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Warm Wednesday, then temperatures tumble

Once again a large high pressure system is drifting past the country, well to our north. As it tracks eastwards the anticyclonic flow pushes air down from between Northland and New Caledonia across northern parts of New Zealand.  At the same time a low in the Tasman Sea is tracking towards New Zealand, but it’s further south and has cyclonic winds – this feeds into that same wind flow over the North Island in particular, creating warm nor’westers across Wednesday.

Northland may reach 20 degrees while Auckland, Waikato, Bay of Plenty, Hawkes Bay and Gisborne may all reach the late teens.

The windy warm nor’wester will also affect northern parts of the South Island, with Kaikoura likely to also reach into the late teens.

But then the southerlies arrive.

So Northland tumbles from Wednesday’s high of around 20 degrees, to highs of 12 degrees over the weekend and next Monday.

Auckland tumbles from a high on Wednesday in the late teens, to highs as low as 11 or 12 this weekend and early next week.

In Hawkes Bay highs in the late teens on Wednesday will tumble into the single digits next week.

Wellington looks to have single digit highs from Friday to Monday – and surrounding days only getting to 10, after a high of around 13 or 14 on Wednesday.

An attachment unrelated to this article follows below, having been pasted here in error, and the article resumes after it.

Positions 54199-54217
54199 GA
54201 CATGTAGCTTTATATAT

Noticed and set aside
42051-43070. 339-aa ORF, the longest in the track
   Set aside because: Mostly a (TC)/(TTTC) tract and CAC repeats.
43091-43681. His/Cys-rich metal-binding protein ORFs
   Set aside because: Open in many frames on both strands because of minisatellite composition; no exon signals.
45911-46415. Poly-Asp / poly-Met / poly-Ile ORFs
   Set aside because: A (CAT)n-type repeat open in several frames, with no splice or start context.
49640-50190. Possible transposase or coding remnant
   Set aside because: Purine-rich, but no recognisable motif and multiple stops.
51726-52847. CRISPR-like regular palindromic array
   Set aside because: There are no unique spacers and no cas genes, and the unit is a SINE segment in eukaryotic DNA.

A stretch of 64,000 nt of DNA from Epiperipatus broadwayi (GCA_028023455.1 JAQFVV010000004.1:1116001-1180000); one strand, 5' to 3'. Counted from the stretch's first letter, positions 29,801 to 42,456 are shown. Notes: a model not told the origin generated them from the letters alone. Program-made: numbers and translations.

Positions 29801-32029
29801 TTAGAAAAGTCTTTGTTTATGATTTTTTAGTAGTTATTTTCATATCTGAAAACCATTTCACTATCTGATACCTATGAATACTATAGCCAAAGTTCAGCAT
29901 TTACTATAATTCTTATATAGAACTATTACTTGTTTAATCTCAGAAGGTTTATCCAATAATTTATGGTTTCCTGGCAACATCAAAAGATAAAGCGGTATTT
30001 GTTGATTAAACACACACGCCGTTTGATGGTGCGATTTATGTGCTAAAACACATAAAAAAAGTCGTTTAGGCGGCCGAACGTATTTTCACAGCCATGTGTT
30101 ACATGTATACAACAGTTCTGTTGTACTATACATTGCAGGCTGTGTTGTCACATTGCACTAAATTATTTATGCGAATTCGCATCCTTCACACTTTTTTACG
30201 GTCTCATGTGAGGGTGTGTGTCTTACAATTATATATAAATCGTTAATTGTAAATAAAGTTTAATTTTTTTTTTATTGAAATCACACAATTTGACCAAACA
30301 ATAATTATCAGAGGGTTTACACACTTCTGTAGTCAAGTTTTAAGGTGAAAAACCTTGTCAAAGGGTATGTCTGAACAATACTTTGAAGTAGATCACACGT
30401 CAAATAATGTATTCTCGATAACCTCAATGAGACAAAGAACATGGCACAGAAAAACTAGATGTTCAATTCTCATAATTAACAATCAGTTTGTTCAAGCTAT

Hokitika on the West Coast has a high of 11 on Wednesday and Thursday but then just 8 or 9 into Friday and Saturday. The south east wind flow, as usual, means the West Coast will be one of the sunniest places in New Zealand by the weekend with potentially sunny skies for several days after (frosty nights too!).

Dunedin has a high of just 8 on Wednesday – but the high is only 5 on Saturday, while Queenstown goes from a balmy high of 4 degrees on Wednesday, to a ‘high’ of 1 degree on Friday and just 2 over the weekend.

Meanwhile, Saturday morning is likely to see severe frosts through the South Island’s interior with overnight lows below -10C expected.

– Image / A large high north of NZ is feeding down warm air to some parts of the country, while a low in the Tasman Sea pushes windy, mild, nor’westers from the Tasman area. The polar southerlies are on the left hand side pushing into Sydney and eastern Australia.



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